Peter Burnett’s Ampersand Pantry Project turns one! When Peter Burnett first started the Ampersand Pantry…
You’d think fewer cars would necessarily mean safer roads, but the reality is a bit more complicated.
With many states still experiencing stay-at-home orders, you might think that fewer people out driving would mean safer roads, but in reality the current highway-safety picture is a little bit more complex. While Virginia is indeed seeing a coronavirus-related decline in both overall traffic volume and car accidents on its roadways, traffic-related fatality rates in the state are actually holding steady, and the number of deaths per miles driven nationwide is up.
It seems that emptier-than-usual roads have been tempting some people to drive faster than they would normally, which has led to a spike in the number of speed-related fatal crashes. As you might assume, high-speed car crashes are deadlier than accidents at lower speeds, and authorities are reporting an increase in dangerous speeding on roadways. For example, on one Saturday night last month eight drivers were cited by Virginia State Police troopers for going more than 100 miles per hour. One operator was driving his vehicle an astounding 124 mph down I-95 in Fairfax County! Those speeds aren’t safe under any circumstances.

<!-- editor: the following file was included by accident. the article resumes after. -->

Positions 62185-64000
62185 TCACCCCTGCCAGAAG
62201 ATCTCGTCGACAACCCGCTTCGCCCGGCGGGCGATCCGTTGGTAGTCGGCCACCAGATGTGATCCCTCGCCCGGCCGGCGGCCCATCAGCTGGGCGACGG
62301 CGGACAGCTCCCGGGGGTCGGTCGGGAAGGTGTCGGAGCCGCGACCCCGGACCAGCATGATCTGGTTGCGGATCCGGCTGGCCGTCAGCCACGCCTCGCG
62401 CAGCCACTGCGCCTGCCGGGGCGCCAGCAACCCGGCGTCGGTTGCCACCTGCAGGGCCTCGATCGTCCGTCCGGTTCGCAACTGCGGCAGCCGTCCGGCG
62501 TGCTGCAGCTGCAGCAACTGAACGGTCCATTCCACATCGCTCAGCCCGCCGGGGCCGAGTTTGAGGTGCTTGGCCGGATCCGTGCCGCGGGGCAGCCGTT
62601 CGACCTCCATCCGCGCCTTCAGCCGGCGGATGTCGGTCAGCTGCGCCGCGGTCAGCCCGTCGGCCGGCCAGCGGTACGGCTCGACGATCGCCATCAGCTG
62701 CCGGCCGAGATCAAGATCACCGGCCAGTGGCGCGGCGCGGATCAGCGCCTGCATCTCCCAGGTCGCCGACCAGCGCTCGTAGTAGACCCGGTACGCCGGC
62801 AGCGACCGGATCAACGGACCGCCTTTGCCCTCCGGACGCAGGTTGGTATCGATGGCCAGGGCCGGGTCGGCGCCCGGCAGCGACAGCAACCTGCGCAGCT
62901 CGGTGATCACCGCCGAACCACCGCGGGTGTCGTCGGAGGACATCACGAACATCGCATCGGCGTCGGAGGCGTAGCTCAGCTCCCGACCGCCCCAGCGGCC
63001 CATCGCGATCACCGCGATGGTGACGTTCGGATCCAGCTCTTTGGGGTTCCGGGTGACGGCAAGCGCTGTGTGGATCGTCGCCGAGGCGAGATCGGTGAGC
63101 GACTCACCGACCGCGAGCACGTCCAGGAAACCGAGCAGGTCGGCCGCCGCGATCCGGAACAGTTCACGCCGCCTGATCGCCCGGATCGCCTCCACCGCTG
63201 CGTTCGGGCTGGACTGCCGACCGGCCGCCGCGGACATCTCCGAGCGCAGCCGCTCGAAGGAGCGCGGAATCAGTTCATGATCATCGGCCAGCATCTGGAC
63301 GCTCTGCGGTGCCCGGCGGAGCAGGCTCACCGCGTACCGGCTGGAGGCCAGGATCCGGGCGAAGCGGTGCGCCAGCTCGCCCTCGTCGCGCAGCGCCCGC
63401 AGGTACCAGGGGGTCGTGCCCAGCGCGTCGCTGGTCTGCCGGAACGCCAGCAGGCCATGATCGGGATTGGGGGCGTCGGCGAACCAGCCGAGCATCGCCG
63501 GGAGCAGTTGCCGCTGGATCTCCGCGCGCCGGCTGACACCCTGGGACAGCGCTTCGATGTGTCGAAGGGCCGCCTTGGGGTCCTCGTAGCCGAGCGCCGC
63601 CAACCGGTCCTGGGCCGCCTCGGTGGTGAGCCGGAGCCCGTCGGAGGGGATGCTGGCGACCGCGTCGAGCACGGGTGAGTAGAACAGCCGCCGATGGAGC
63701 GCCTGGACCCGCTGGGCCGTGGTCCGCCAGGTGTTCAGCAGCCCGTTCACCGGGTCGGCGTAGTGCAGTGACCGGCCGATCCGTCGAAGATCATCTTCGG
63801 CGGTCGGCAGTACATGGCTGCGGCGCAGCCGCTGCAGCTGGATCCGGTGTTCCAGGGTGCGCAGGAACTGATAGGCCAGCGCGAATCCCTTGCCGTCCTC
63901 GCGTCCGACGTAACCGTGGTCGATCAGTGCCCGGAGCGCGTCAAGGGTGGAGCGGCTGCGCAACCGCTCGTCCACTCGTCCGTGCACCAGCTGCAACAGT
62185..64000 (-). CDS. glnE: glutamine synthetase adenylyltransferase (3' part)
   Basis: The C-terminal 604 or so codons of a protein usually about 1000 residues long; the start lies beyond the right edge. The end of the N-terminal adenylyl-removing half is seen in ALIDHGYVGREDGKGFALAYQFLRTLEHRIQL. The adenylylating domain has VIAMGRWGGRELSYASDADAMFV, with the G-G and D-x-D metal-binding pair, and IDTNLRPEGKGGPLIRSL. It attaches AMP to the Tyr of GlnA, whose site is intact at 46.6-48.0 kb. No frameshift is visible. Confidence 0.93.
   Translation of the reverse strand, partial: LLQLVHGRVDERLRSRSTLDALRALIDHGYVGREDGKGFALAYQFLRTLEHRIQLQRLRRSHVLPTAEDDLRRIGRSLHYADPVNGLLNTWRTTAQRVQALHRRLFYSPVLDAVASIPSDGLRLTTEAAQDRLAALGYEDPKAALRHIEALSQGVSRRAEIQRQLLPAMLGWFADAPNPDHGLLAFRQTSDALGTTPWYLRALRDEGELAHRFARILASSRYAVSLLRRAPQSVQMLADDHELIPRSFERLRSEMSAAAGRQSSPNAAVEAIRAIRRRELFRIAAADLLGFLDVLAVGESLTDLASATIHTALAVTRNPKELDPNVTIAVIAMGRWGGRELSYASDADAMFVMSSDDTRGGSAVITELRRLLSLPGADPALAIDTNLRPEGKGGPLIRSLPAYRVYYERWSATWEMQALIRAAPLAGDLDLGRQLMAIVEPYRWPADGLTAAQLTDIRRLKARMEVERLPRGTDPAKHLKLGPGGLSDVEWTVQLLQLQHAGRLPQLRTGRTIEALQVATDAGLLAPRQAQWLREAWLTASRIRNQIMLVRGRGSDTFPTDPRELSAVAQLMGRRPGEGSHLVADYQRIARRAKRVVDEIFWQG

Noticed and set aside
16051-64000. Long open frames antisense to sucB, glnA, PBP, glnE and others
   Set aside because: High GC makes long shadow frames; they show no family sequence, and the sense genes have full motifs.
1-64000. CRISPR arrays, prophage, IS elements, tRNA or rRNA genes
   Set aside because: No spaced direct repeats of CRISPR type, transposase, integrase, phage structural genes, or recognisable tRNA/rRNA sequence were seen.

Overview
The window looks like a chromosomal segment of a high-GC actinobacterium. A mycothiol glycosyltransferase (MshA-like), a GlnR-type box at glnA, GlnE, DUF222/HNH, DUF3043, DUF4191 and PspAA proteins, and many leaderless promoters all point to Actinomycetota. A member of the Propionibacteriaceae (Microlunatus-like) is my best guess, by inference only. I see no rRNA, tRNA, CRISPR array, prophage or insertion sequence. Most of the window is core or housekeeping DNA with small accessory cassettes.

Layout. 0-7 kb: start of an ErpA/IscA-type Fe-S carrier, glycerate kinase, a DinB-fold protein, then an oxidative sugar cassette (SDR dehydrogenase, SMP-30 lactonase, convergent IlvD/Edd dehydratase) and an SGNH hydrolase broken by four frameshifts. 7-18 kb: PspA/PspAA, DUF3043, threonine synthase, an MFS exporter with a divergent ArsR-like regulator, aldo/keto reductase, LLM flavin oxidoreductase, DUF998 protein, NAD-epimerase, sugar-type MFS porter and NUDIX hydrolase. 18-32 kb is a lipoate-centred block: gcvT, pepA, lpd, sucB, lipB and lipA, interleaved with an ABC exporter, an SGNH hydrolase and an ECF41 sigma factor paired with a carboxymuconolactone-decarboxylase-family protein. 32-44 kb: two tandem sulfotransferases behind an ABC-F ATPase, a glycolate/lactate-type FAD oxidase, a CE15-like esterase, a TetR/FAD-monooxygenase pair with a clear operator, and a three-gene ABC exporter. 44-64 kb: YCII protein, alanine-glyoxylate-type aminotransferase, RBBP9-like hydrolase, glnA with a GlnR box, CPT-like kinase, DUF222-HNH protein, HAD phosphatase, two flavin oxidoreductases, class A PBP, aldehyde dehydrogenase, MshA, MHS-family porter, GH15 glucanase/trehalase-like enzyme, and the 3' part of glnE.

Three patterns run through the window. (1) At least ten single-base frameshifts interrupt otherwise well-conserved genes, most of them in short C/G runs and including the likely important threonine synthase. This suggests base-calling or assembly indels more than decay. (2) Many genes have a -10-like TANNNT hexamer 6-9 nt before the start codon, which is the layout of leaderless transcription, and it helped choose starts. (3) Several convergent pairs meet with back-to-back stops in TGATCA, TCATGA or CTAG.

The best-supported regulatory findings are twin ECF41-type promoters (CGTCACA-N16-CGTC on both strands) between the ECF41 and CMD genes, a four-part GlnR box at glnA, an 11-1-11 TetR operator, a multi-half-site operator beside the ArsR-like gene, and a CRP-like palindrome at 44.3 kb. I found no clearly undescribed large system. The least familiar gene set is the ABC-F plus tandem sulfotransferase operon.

What seems to be happening is that drivers, faced with stretches of open road that are normally more congested, are feeling a false sense of safety on an empty road, and are putting the pedal to the metal. What these drivers don’t recognize is that the vehicles parked in our driveways are not race cars built to travel at such high speeds, and everyday drivers do not have the driving skills to reliably control a vehicle that is travelling very fast.
We all know that it’s not a good idea to speed when we are driving, but it’s something worth being reminded of. The National Safety Council recently put out a blunt warning about the dangers of excessive speed behind the wheel, saying “Our emptier roads have become more lethal. Despite less traffic, the fatality rate per miles driven jumped 14% in March.” This means that per miles travelled, our roads are actually less safe now than they were pre-coronavirus.
So while it may be tempting to drive fast when you see an empty roadway stretching out in front of you, all of us here at Burnett & Williams hope that you’ll think twice and decide to obey the speed limit. Staying safe and avoiding a bad car accident and injury is worth it!